ŌŚÅ Moon has no atmosphere because ŌĆśg' value is small. The molecules of the atmospheric gases on surface of moon have greater thermal velocity (escape velocity than moon). That is why all the gaseous molecules have escaped and there is no atmosphere.

35. Explain whether a gas approaches ideal behavior or deviates from ideal behaviour if

a) it is compressed to a smaller volume at constant temperature.

b) the temperature is raised at while keeping the volume constant

c) more gas is introduced into the same volume and at the same temperature

a) It is compressed to a smaller volume at constant temperature.

Gases deviates from ideal behavior because each molecule occupies definite volume.

b) The temperature is raised at while keeping the volume constant

As temperature is raised, kinetic energy of the molecule is greater. Hence, gas approaches ideal behavior.

c) More gas is introduced into the same volume and at the same temperature

More gas is introduced into the container, there is no room for the molecules to move around. So, each molecule occupies a definite volume. Hence, gas deviates from ideal behaviour.

36. Which of the following gases would you expect to deviate from ideal behaviour under conditions of low temperature F2, Cl2, or Br2? Explain.

Bromine deviates from ideal behaviour at low temperature. Because, molar mass of bromine is greater than chlorine and fluorine. So, kinetic energy of the molecules is less. Hence, it deviates from ideal behaviour.

37. Distinguish between diffusion and effusion. Diffusion

The property of gas which involves the movement of the gas molecules through an another gas is called diffusion

Effusion

Effusion is another process in which gas escapes from a container through a very small hole.

38. Aerosol cans carry clear warning of heating of the can. Why?

Aersol can carry clear warning of heat of the can because of the high pressure that can develop upon heating. Hence, can will burst (or) explode if there is any residual hydrocarbon (or) if there is a naked flame nearby.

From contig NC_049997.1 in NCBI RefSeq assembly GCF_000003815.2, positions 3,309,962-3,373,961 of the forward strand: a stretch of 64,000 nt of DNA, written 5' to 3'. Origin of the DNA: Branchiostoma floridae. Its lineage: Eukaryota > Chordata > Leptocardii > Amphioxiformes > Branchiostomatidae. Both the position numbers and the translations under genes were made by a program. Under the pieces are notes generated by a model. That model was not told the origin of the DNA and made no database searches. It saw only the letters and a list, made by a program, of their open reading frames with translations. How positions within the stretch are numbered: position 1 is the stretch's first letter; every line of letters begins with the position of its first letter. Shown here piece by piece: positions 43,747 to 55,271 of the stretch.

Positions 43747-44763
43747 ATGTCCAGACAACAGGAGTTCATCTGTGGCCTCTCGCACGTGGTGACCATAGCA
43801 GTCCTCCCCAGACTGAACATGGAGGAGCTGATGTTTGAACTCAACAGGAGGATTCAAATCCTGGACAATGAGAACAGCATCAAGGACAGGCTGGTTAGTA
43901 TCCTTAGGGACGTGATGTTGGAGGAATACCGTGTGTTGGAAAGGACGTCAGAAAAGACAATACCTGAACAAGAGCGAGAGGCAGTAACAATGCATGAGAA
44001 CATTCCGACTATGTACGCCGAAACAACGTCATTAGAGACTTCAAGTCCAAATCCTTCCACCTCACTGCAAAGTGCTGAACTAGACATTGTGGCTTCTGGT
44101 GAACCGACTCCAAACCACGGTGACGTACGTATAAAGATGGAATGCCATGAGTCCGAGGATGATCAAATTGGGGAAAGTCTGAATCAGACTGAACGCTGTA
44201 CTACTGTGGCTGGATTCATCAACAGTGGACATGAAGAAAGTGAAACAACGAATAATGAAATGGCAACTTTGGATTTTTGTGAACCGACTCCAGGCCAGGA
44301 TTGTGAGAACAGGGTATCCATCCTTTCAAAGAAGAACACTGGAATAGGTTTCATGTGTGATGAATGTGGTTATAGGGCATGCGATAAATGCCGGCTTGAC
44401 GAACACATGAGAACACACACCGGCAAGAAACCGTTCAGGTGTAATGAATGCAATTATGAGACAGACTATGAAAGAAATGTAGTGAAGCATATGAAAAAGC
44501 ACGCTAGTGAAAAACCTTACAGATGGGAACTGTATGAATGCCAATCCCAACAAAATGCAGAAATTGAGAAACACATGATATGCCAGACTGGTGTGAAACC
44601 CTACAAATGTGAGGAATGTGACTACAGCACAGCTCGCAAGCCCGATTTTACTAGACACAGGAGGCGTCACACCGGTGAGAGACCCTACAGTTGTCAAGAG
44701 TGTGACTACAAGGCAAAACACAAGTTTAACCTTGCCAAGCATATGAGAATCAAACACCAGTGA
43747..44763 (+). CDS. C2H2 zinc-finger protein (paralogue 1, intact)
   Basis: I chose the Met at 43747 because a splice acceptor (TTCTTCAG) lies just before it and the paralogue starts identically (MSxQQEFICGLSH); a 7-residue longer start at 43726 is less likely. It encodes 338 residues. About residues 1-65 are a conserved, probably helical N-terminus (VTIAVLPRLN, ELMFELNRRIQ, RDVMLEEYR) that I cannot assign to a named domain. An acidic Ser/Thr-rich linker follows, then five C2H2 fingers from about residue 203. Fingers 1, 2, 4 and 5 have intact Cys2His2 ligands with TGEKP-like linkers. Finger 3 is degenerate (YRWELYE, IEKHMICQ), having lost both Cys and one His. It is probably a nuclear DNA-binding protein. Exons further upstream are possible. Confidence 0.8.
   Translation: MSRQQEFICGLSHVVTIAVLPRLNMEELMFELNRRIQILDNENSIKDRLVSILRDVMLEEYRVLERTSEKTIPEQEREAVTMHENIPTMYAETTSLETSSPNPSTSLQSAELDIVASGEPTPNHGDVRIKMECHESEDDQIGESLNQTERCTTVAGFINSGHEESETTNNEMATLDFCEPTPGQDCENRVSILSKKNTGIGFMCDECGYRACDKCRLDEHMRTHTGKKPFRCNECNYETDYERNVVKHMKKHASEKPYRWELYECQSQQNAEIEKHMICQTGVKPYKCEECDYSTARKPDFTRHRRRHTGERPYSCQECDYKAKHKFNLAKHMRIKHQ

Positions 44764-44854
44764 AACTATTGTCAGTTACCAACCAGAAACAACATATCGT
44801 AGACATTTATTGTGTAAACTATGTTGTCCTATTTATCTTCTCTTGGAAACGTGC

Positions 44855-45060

Q. When the driver of an automobile applies brake, the passengers are pushed toward the front of the car but a helium balloon is pushed toward back of the car. Upon forward acceleration the passengers are pushed toward the front of the car. Why?

39. Would it be easier to drink water with a straw on the top of Mount Everest?

At the top of Mount Everest, air pressure is low. Hence, water is not pushed up the straw through your mouth. So, it is not easier to drink water.

40. Write the Van der Waals equation for a real gas. Explain the correction term for pressure and volume

The Vander Waals equation for real gas is

(P + [an2/V2] ) (V ŌĆō nb) = nRT

Pressure Correction: For an ideal gas equation, PidealVideal = nRT. But for a real gas the measured pressure is smaller than Pideal due to attractive forces between real gas molecules. Therefore to make the pressure equivalent to Pideal . We have to add some correction term to the measured pressure. The quantity

an2 / V2 is called Pressure Correction

Volume Correction: For an ideal gas Pideal Videal = nRT. But for a real gas the measured volume is larger than Videal because real gas molecule occupies a definite volume. Therefore, to make the volume equivalent Videal some correction term must be subtracted from the measured volume. The quantity nb is called Volume Correction

41. Derive the values of critical constants in terms of vander waals constants. [or] Derive the values of van der Waals equation constants in terms of critical constants.

The van der Waals equation for n moles is

(P + [an2/V2]) (V ŌĆō nb) = nRT      ............. (1)

For 1 mole

(P + [a/V2]) (V ŌĆō b) = RT       ............. (2)

From the equation we can derive the values of critical constants Pc, Vc and Tc in terms of a and b, the van der Waals constants, On expanding the above equation

PV+ a/V ŌłÆ Pb ŌłÆ ab/V2 ŌłÆ RT = 0      .... ...(3)

Multiply equation (3) by V2 / P

V2/P (PV + a/V ŌłÆ Pb ŌĆō ab/V2 ŌĆō RT ) = 0

V3 + aV/P ŌĆō bV2 ŌĆō ab/P ŌĆō RTV2/P = 0 ŌĆ”ŌĆ”..(4)

When the above equation is rearranged in powers of V

V3 + ([RT / P ] + b)V2 + [a / p ]V ŌĆō [ab / P ] = 0 ŌĆ”ŌĆ”..(5)

The equation (5) is a cubic equation in V. On solving this equation, we will get three solutions.

At the critical point all these three solutions of V are equal to the critical volume Vc. The pressure and temperature becomes Pc and Tc respectively

i.e., V = VC

V ŌłÆ VC = 0

(V ŌłÆ VC)3 = 0

V3 ŌłÆ 3VCV2 + 3VC2V ŌłÆ VC3 = 0  ŌĆ”ŌĆ”ŌĆ”..(6)

As equation (5) is identical with equation (6), we can equate the coefficients of V2 , V and constant terms in (5) and (6).

ŌłÆ3VcV2 = [ RTc/Pc + b ] V2

3Vc = RTc/Pc + b ŌĆ”ŌĆ”ŌĆ”ŌĆ”ŌĆ” (7)

3Vc2 = a / Vc  ŌĆ”ŌĆ”ŌĆ”ŌĆ”ŌĆ” (8)

Vc3 = ab / Pc  ŌĆ”ŌĆ”ŌĆ”..(9)

Divide equation (9) by equation (8)

Vc / 3V = ab/Pc / a/P

Vc3 / 3 = b

i.e. V c = 3b ŌĆ”ŌĆ”ŌĆ”ŌĆ”ŌĆ”ŌĆ”. (10)

when equation (10) is substituted in (8)

3Vc2 = a/Pc

Pc = a/3Vc2 = a / 3(3b2) = a / 3├Ś9b2 = a / 27b2

Pc = a / 27b2 ŌĆ”ŌĆ”ŌĆ”ŌĆ” (11)

Substituting the values of Vc and Pc, in equation (7),

3VC = b + [ RTC / PC ]